Svalbard has a unique geographical location for space related studies, enabling direct or by-proxy measurements of how particles from the sun affects our near space environment. The University Centre in Svalbard (UNIS) owns and operates to large research installations for studies of processes in the upper atmosphere; the Kjell Henriksen Observatory (KHO) - one of the largest optical observatories in the world for studies of the mesosphere and ionosphere (in the altitude region of 60 - 1000 km), and SuperDARN - a radar with a very large field of view over the polar cap for studies of particle velocities (convection) in the ionosphere. SuperDARN is also a part of a global network of similar radars. The Infraspace project is very important in order to invest in new and modern technology. The project is used to buy new instrumentation for studies of the mesosphere, to upgrade existing instrumentation (such as new electronics, new detectors with better sensitivity than before) and calibration instruments for absolute calibration of all our optical instruments. Data from our ground-based research installations are used by researcher from all over the world ? not only in terms of basic research of the upper atmosphere, but also in terms of applied research such as studies of satellite based systems for navigation and positioning (GNSS).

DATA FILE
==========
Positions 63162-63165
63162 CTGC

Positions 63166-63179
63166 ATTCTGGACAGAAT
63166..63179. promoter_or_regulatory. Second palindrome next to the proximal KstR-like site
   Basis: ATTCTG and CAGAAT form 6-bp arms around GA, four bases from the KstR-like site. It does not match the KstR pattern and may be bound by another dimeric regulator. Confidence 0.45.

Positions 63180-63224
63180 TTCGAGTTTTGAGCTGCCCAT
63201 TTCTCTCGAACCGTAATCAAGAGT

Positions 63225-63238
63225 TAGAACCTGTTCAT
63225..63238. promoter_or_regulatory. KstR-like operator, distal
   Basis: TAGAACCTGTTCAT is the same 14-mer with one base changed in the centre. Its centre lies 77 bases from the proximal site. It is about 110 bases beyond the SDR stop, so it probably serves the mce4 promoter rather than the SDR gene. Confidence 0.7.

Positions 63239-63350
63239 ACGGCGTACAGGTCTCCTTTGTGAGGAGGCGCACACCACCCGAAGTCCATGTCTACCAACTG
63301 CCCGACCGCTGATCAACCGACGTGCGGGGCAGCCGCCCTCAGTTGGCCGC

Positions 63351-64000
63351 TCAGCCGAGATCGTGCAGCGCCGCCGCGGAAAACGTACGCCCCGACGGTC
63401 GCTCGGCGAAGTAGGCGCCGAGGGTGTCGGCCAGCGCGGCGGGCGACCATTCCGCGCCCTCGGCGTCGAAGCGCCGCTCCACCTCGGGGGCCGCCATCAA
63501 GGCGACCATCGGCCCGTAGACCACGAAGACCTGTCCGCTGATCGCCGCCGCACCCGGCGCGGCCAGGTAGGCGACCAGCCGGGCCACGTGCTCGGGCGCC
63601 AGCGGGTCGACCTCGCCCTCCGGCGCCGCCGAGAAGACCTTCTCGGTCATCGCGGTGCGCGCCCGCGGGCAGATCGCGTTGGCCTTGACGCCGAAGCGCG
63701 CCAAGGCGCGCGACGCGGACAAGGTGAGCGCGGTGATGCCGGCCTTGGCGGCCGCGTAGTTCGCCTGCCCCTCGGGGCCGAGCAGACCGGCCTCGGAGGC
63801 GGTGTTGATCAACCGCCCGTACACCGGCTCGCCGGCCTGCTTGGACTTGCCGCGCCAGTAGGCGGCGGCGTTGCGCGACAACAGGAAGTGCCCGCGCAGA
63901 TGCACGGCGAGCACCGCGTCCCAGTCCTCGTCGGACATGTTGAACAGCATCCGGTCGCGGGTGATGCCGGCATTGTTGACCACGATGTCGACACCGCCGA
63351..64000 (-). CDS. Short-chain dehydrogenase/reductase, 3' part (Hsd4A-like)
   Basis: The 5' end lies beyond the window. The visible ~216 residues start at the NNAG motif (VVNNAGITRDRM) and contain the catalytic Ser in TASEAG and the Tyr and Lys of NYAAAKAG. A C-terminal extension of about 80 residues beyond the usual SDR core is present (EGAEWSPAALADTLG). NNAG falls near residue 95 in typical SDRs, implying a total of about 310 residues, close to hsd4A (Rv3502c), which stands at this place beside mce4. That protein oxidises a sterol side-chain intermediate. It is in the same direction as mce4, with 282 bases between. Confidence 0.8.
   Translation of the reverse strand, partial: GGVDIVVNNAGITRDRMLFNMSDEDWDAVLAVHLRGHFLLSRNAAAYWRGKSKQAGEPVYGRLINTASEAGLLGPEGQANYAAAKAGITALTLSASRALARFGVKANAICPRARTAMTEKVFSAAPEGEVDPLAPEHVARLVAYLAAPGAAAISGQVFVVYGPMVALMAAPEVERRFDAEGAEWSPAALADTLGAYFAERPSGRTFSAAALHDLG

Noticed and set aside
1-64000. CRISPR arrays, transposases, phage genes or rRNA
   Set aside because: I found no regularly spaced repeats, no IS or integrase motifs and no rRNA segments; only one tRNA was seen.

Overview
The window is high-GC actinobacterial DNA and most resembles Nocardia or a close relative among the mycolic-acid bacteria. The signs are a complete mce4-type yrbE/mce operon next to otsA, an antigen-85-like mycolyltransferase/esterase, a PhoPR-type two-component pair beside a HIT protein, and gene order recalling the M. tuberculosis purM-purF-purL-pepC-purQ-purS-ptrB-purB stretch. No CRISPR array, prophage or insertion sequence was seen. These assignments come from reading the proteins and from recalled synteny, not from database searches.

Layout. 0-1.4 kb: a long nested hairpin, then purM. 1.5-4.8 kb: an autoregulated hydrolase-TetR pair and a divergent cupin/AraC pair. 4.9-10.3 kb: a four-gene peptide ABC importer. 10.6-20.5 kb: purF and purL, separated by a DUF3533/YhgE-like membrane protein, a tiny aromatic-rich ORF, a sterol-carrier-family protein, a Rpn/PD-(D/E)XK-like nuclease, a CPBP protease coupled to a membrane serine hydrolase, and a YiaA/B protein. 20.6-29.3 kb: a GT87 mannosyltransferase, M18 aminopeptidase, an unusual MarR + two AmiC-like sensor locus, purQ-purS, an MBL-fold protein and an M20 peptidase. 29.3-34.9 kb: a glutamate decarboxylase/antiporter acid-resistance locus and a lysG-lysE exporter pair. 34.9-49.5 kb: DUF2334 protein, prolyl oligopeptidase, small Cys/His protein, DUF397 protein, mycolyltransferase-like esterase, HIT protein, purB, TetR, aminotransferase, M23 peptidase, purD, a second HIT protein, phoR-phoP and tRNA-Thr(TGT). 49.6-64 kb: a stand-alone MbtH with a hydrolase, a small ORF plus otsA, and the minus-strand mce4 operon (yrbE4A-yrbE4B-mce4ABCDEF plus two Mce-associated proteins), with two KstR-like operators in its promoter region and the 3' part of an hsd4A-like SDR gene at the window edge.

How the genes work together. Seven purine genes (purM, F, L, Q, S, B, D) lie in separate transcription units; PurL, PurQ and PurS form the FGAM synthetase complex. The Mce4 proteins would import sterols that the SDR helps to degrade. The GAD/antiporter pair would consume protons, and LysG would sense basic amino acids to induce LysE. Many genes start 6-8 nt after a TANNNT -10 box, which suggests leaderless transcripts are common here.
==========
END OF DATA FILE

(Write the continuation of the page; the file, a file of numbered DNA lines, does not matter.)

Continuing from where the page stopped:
There is a solid foundation for space-related research infrastructure on Svalbard. In the vicinity of Longyearbyen, EISCAT operates an incoherent scatter radar system, UNIS operates the SPEAR heating facility, as well as the optical field observatory the Kjell Henriksen Observatory (KHO).
This cluster of ground-based instrumentation draws considerable attention from both national and international researchers. Svalbard is fortuitously located beneath the magnetospheric cusp region, enabling direct or by-p roxy measurements of dayside magnetospheric/ionospheric phenomena, and
polar cap and auroral related phenomena on the nightside.
InfraSpace will be used to:
a) construct new ground-based instrumentation for measurements in the arctic mesosphere (middle atmosphere) and ionosphere (upper atmosphere), b) invest in optical calibration equipment and
c) upgrade existing instrumentation.
The bulk of the costs in the budget will come in parts a) and b). The research infrastructure will be part of a national a nd international collaboration network of space-related research, and the only of its kind in Europe. The total cost of InfraSpace will be on the order of 8 MNoK, over a timeframe of 3 years.